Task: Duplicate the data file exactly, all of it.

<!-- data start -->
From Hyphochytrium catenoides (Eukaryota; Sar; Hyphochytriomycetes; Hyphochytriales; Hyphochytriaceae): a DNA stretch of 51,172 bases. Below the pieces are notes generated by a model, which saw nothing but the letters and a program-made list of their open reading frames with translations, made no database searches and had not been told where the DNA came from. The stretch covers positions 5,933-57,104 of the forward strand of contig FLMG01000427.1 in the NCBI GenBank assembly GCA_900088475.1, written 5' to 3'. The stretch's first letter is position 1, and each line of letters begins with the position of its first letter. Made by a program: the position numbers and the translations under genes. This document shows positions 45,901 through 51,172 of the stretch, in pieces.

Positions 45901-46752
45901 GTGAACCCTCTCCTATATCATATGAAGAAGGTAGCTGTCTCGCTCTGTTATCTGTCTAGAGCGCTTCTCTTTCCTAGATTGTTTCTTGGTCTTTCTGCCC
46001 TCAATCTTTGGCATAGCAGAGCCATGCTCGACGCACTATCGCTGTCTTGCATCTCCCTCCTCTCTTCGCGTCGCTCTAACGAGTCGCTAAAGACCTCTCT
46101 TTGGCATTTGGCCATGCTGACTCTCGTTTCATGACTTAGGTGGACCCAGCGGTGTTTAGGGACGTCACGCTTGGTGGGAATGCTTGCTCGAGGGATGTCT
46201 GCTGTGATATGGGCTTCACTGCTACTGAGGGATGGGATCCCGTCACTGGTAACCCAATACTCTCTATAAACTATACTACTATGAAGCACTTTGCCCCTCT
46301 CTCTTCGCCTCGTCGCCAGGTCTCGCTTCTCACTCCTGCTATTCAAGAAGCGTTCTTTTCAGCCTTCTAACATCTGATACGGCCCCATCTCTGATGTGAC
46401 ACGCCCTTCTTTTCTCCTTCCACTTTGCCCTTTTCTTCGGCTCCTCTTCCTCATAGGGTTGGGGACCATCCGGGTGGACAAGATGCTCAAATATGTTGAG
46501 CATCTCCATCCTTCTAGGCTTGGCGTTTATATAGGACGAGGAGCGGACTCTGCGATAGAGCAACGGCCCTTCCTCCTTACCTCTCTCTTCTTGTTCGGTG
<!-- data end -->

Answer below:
From Hyphochytrium catenoides (Eukaryota; Sar; Hyphochytriomycetes; Hyphochytriales; Hyphochytriaceae): a DNA stretch of 51,172 bases. Below the pieces are notes generated by a model, which saw nothing but the letters and a program-made list of their open reading frames with translations, made no database searches and had not been told where the DNA came from. The stretch covers positions 5,933-57,104 of the forward strand of contig FLMG01000427.1 in the NCBI GenBank assembly GCA_900088475.1, written 5' to 3'. The stretch's first letter is position 1, and each line of letters begins with the position of its first letter. Made by a program: the position numbers and the translations under genes. This document shows positions 45,901 through 51,172 of the stretch, in pieces.

Positions 45901-46752
45901 GTGAACCCTCTCCTATATCATATGAAGAAGGTAGCTGTCTCGCTCTGTTATCTGTCTAGAGCGCTTCTCTTTCCTAGATTGTTTCTTGGTCTTTCTGCCC
46001 TCAATCTTTGGCATAGCAGAGCCATGCTCGACGCACTATCGCTGTCTTGCATCTCCCTCCTCTCTTCGCGTCGCTCTAACGAGTCGCTAAAGACCTCTCT
46101 TTGGCATTTGGCCATGCTGACTCTCGTTTCATGACTTAGGTGGACCCAGCGGTGTTTAGGGACGTCACGCTTGGTGGGAATGCTTGCTCGAGGGATGTCT
46201 GCTGTGATATGGGCTTCACTGCTACTGAGGGATGGGATCCCGTCACTGGTAACCCAATACTCTCTATAAACTATACTACTATGAAGCACTTTGCCCCTCT
46301 CTCTTCGCCTCGTCGCCAGGTCTCGCTTCTCACTCCTGCTATTCAAGAAGCGTTCTTTTCAGCCTTCTAACATCTGATACGGCCCCATCTCTGATGTGAC
46401 ACGCCCTTCTTTTCTCCTTCCACTTTGCCCTTTTCTTCGGCTCCTCTTCCTCATAGGGTTGGGGACCATCCGGGTGGACAAGATGCTCAAATATGTTGAG
46501 CATCTCCATCCTTCTAGGCTTGGCGTTTATATAGGACGAGGAGCGGACTCTGCGATAGAGCAACGGCCCTTCCTCCTTACCTCTCTCTTCTTGTTCGGTG